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Stretching Angles and Banishing Angels

Geometry, most high school students will attest, is a dull subject. This dullness, however, is not only inescapable but essential. Memorizing theorems and deriving proofs is no fun, but doing such tasks teaches us—as "relevant" and "creative" courses in "communication" or "personal development" do not—that the mind must submit to truth, not the other way around. The only alternative to the tedium of geometry, Latin, physics, and other rigorous subjects is a radical subjectivism in which everyone designs his own curriculum—and universe. Imposed discipline of some sort or licensed solipsism are the only available pedagogical options.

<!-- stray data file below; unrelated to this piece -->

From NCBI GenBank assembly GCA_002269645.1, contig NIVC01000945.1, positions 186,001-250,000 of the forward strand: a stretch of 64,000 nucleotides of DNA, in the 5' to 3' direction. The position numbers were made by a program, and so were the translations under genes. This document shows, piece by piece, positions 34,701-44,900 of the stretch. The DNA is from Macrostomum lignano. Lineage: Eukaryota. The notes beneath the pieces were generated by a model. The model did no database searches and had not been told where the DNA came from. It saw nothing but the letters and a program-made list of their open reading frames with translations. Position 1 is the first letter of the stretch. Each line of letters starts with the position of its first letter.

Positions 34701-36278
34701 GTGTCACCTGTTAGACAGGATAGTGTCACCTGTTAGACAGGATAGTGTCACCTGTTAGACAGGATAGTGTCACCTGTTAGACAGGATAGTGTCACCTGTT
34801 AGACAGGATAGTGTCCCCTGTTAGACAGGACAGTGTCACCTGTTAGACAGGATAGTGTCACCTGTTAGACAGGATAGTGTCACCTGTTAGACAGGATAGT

But if discipline begins in drudgery, that is not where it need end. In geometry, for instance, once the essentials have been mastered, a philosophical appraisal of Euclid's founding premises and of conceivable alternatives may lead to exciting and profound insights. The Greeks and the Scholastic& alike recognized that contemplation of geometry leads finally to the divine source of all form. "God," said Plato, "geometrizes always." Unfortunately, most high school and even college teachers never open such horizons to their students. Geometry 1 & 2 lead only to Trigonometry and Computer Science.

Rudy Rucker is a rare mathematician not afraid to pursue the speculative implications of his discipline. In particular,...

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